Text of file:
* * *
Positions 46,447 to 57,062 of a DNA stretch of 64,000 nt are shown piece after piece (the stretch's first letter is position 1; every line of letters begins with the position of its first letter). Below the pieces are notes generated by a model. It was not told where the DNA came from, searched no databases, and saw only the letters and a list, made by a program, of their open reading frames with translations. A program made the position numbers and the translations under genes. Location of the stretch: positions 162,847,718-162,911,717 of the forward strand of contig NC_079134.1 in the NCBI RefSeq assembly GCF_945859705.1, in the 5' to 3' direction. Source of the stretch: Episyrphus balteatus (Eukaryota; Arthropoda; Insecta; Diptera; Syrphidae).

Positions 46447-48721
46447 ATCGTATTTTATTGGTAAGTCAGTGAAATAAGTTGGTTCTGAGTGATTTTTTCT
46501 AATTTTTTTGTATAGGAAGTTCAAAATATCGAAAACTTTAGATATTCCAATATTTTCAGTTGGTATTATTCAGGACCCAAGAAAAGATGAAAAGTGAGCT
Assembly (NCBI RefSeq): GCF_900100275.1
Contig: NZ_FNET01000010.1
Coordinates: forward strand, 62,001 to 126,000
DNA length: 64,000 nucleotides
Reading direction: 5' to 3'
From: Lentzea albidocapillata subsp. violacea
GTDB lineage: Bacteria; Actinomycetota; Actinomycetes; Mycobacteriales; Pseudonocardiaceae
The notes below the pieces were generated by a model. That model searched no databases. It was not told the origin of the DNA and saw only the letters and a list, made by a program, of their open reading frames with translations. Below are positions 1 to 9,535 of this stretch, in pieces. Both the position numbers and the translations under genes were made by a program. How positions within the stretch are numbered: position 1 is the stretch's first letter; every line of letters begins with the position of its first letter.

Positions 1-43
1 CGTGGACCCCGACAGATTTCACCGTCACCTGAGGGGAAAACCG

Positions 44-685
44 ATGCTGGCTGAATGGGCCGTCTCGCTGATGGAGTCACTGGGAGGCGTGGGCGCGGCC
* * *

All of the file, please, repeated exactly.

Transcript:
Positions 46,447 to 57,062 of a DNA stretch of 64,000 nt are shown piece after piece (the stretch's first letter is position 1; every line of letters begins with the position of its first letter). Below the pieces are notes generated by a model. It was not told where the DNA came from, searched no databases, and saw only the letters and a list, made by a program, of their open reading frames with translations. A program made the position numbers and the translations under genes. Location of the stretch: positions 162,847,718-162,911,717 of the forward strand of contig NC_079134.1 in the NCBI RefSeq assembly GCF_945859705.1, in the 5' to 3' direction. Source of the stretch: Episyrphus balteatus (Eukaryota; Arthropoda; Insecta; Diptera; Syrphidae).

Positions 46447-48721
46447 ATCGTATTTTATTGGTAAGTCAGTGAAATAAGTTGGTTCTGAGTGATTTTTTCT
46501 AATTTTTTTGTATAGGAAGTTCAAAATATCGAAAACTTTAGATATTCCAATATTTTCAGTTGGTATTATTCAGGACCCAAGAAAAGATGAAAAGTGAGCT
Assembly (NCBI RefSeq): GCF_900100275.1
Contig: NZ_FNET01000010.1
Coordinates: forward strand, 62,001 to 126,000
DNA length: 64,000 nucleotides
Reading direction: 5' to 3'
From: Lentzea albidocapillata subsp. violacea
GTDB lineage: Bacteria; Actinomycetota; Actinomycetes; Mycobacteriales; Pseudonocardiaceae
The notes below the pieces were generated by a model. That model searched no databases. It was not told the origin of the DNA and saw only the letters and a list, made by a program, of their open reading frames with translations. Below are positions 1 to 9,535 of this stretch, in pieces. Both the position numbers and the translations under genes were made by a program. How positions within the stretch are numbered: position 1 is the stretch's first letter; every line of letters begins with the position of its first letter.

Positions 1-43
1 CGTGGACCCCGACAGATTTCACCGTCACCTGAGGGGAAAACCG

Positions 44-685
44 ATGCTGGCTGAATGGGCCGTCTCGCTGATGGAGTCACTGGGAGGCGTGGGCGCGGCC